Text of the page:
By R. J. Lythgoe and K. Tansley. Medical Research Council, Special Report Series, No. 134. Paper. Price, 2s. 6d. net. Pp. 70, with illustrations. London: His Majesty's Stationery Office, 1929.
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This deals with experiments, conducted over a period of months on six persons, measuring with the aid of a photometer the frequency of flicker. For the examination, a machine was made from a circular disk with a section removed. This disk was rotated before a known source of light until the impression of a continuous line or complete circle of light was seen by the subject. The critical frequency was noted in flashes per second needed to produce fusion, "a rise" being an increase and a "fall" being a decrease in the number of flashes per second. Measurements were made to determine the brightness of various parts of the spectrum and reaction of the eye when dark-adapted. To secure known intensities of illumination, the patient was placed in a cubical space whose walls measured 152 cm. and contained a square opening subtending an angle of 1 degree at his eye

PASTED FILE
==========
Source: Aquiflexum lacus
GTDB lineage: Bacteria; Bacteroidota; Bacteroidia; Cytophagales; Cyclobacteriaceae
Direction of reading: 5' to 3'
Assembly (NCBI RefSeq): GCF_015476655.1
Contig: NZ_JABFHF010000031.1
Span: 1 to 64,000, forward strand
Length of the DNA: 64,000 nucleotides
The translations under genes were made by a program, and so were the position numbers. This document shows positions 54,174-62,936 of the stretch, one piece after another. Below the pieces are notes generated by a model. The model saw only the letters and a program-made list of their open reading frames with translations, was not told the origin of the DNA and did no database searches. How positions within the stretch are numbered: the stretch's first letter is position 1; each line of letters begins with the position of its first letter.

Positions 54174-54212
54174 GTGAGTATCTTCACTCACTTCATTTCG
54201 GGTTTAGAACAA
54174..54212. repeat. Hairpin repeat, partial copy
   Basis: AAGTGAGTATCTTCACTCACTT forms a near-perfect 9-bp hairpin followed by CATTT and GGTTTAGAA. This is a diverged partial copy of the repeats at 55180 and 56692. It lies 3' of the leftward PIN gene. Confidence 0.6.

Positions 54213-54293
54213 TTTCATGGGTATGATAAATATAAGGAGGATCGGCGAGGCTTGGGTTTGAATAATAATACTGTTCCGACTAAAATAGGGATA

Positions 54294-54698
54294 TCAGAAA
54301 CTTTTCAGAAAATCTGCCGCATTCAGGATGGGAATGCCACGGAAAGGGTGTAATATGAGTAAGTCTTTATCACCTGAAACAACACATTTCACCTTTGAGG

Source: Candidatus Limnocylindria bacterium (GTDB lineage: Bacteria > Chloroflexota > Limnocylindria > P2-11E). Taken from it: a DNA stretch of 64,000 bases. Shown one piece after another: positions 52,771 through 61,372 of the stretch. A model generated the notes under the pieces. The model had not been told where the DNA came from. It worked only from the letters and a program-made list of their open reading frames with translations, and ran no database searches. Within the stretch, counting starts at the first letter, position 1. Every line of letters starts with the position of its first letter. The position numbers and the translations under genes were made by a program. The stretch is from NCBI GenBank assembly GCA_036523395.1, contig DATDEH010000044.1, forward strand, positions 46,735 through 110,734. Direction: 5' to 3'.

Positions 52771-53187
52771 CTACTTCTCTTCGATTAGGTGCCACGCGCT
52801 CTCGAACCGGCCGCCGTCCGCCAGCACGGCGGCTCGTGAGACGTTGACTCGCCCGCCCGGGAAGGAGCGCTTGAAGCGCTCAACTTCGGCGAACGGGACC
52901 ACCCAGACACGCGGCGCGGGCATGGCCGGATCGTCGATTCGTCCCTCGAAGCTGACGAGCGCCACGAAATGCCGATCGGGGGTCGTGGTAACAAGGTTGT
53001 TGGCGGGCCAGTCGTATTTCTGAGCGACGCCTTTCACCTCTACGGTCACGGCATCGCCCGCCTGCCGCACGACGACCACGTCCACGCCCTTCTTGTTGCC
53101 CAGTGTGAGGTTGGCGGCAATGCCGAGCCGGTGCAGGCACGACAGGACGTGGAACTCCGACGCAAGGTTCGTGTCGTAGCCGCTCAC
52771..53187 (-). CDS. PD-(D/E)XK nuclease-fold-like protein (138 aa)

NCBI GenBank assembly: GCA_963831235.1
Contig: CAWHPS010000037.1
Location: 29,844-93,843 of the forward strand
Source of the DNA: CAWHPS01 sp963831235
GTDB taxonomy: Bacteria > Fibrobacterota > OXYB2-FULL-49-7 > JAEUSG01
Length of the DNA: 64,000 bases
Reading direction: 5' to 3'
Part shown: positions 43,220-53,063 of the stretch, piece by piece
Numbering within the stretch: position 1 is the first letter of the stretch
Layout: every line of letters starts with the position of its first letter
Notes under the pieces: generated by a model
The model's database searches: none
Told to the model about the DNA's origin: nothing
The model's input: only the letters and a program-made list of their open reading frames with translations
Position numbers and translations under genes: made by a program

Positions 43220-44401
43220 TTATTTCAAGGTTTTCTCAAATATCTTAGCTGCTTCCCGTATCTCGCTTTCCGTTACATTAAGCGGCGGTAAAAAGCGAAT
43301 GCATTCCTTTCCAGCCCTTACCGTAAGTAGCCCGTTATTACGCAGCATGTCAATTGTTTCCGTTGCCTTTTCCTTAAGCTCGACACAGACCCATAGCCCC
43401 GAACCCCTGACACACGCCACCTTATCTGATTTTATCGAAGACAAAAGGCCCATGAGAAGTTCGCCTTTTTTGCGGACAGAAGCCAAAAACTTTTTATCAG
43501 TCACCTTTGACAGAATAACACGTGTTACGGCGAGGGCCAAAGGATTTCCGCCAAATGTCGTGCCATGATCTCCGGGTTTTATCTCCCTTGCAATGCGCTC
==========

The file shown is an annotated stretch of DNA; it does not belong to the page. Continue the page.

The Adaptation of the Eye: Its Relation to the Critical Frequency of Flicker. Reports of the Committee upon the Physiology of Vision.. JAMA. 1930;95(9):685. doi:10.1001/jama.1930.02720090047030